She was so worried when Rama went alone in the forests, she sends Lakshmana to accompany him, thereby risking her life by staying alone. There are instances in the Ramayana when Sita speaks out powerfully in favour of or against some principle.
Rama, in turn, is assiduously protective of his wife, takes good care of her and fulfils her every wish during the time of the Vanavasa. Once into the deepest wooded area, Rama is about to hit the deer with an arrow, when Mareecha, still in the form of the deer, loudly cries out, "Oh Lakshmana, Oh Lakshmana".
Sita, who was pregnant, was given refuge in the hermitage of Valmikiwhere she delivered twin sons named Kusha and Lava. There is an associated legend, which relates that Lord Parashurama had once been witness to Sita playing with this mighty bow as a child.
She, of course, came from a position of devotion, and that coloured her stories.
In the end, she was rescued by Shri Rama in the Battle of Lanka. Ravana tries to win over Sita in Lanka, by claiming that he loves her. Mareecha tried his best to convince Ravana that Rama and Lakshman were divine powers and not just ordinary mortals.
But Sita is no longer willing to return to Rama or Ayodhya and instead, chooses to seek final refuge in the arms of her loving mother, Bhoomidevi, or Mother Earth. Sita held captive in Ashokvan Ravana takes Sita to Lanka and holds her captive there, in the Ashokvan or garden of Ashoka trees.
Here, Sita is sometimes even considered to be a quiet and submissive figure, who keeps to herself most of the time. We see her extreme forgiveness, when she pardons all the female guards, when Hanuman offered to kill them.
He deligates many demonesses to guard the area and prevent Sita from escaping. However, he does not realize that Rama is also an avatar of Vishnu, therefore after being informed of this, he apologizes for getting angry. Upon rescue, Rama makes Sita undergo a trial by fire to prove her chastity.
The boys capture the horse and refuse to release it. Why, then, did he treat her so coldly, even subjecting her to the ordeal by fire? Rama orders his three brothers, Lakshmana, Bharata and Shatrughna, to go fight the twins, but the young boys easily defeat them as well.
Valmiki, being a man of his time, saw nothing wrong in portraying his women characters as subordinate to their men, recognised only as mothers, wives, sisters and daughters, tied to their duty in those roles: He reveals to a dishevelled Rama that while fighting Ravana to rescue Sita from his clutches, Ravana had cut off each of his wings, thereby making it impossible for Jatayu to retaliate any further.
This is only the first of the sacrifices she makes for her husband. He first offers his obeisance to Shiva and the bow and then proceeds to lift it. She was discovered, adopted and brought up by Janakaking of Mithila and his wife Sunaina. Some versions of the story claim that the Sita who entered the fire was a duplicate, who had been there in place of the actual Sita, in order to protect her from the harassment inflicted by Ravana while in Ashokvan.
Hence, Sita came to be known as "Vaidehi" the daughter of Videha. Hearing about this swayamvara, Vishvamitra asks Rama to participate in it and takes Rama and Lakshmana to the palace of Janaka in Janakpur. Sita undergoes yet another cruel ordeal Though Rama knows that Sita is innocent, he is forced to heed the words of his praja citizens he ruled over and sends Sita off into an exile all over again.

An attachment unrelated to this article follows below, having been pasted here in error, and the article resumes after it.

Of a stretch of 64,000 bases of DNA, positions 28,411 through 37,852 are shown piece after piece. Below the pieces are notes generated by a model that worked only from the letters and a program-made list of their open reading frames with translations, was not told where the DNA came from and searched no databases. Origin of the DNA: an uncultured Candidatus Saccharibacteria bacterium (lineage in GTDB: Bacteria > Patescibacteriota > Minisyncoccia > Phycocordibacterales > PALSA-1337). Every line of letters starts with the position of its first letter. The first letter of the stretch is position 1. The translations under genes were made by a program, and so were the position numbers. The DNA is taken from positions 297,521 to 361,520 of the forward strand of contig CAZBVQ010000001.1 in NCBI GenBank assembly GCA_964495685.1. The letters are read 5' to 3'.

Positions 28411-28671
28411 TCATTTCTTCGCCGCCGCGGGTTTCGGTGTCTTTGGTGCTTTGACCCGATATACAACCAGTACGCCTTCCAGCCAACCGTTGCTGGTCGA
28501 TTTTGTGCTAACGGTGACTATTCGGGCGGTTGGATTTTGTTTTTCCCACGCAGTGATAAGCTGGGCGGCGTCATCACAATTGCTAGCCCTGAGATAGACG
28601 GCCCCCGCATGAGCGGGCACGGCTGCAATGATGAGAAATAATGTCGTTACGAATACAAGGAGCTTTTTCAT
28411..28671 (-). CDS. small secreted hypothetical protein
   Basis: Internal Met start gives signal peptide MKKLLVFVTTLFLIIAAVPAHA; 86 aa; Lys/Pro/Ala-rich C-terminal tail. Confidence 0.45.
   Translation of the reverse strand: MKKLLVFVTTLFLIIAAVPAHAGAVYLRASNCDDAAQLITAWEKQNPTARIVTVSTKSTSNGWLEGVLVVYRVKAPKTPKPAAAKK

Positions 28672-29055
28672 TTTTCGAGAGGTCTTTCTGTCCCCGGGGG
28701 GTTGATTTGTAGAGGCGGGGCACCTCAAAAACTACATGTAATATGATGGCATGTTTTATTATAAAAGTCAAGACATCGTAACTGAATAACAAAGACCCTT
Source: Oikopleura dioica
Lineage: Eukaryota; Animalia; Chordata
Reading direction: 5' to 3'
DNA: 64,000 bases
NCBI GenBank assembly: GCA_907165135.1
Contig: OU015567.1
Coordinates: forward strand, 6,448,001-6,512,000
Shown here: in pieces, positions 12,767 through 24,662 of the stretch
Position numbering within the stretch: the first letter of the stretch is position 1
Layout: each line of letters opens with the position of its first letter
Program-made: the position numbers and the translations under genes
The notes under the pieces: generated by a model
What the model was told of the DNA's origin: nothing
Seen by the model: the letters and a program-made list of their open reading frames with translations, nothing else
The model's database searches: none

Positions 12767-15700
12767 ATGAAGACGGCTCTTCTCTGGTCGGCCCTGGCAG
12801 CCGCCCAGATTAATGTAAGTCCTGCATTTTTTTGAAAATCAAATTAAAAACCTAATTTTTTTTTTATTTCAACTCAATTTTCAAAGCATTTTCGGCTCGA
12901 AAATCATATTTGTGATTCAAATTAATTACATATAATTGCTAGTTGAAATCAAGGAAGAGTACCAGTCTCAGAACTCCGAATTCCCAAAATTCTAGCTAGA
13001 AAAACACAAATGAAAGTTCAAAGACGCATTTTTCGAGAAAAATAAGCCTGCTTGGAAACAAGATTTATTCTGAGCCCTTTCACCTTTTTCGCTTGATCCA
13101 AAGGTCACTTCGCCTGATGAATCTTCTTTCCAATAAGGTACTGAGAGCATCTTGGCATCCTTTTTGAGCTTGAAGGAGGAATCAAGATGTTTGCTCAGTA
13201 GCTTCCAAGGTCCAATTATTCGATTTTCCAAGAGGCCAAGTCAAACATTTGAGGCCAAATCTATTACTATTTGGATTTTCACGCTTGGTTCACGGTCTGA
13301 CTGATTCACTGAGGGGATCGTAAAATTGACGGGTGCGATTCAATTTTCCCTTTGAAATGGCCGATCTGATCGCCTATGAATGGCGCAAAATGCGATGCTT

Many named kings attend the grand event from all over India.
If she had, she would have gone back to face Ram and demanded her equal rights, as perhaps Draupadi the main female character in another Hindu epic, the Mahabharata would have done.The women of the Ramayana, especially Sita, have become benchmarks for Indian women over time.
Here is a list of books with various approaches to the women of the Ramayana. Like most Indian children, I had been introduced to the Ramayana at my grandmother’s knee. Sita is considered as the ideal daughter, ideal wife, and ideal mother, since ages.
Goddess Sita is remembered for her virtues and attributes. Devi Sita symbolizes all that is noble in womanhood. Devi Sita - A Woman of Virtue Sita is one of the principal characters in The Ramayana, the great epic of India. Her entire life constitutes an example. Home Page,Status of women, Woman's role as a wife,Hindu Woman's role as a mother.
The Role of Women in Hinduism: Sita, the ideal Hindu wife This role of a wife is most truly exemplified by Sita, wife of Rama in the epic Ramayana.
Sita is a personification of Earth's fertility, abundance and well-being. Swami Vivekananda on Sita. Swami Vivekananda states that Rama is considered the type of the Absolute and Sita that of Power.
Sita is the ideal of a woman in India and worshiped as God incarnate. - Positive references are made to the ideal woman (Sita, the ideal wife who stays faithful to Rama when kidnapped and later follows his orders) in texts such as the Ramayana and the Mahabharata, while some texts such as the Laws of Manu advocate a restriction of women's rights.
For many Hindus, the name Sita conjures up an image of a chaste woman, the 'Ideal Woman.' The chaste ideal becomes negative, especially in the Bollywood portrayal, when she .Download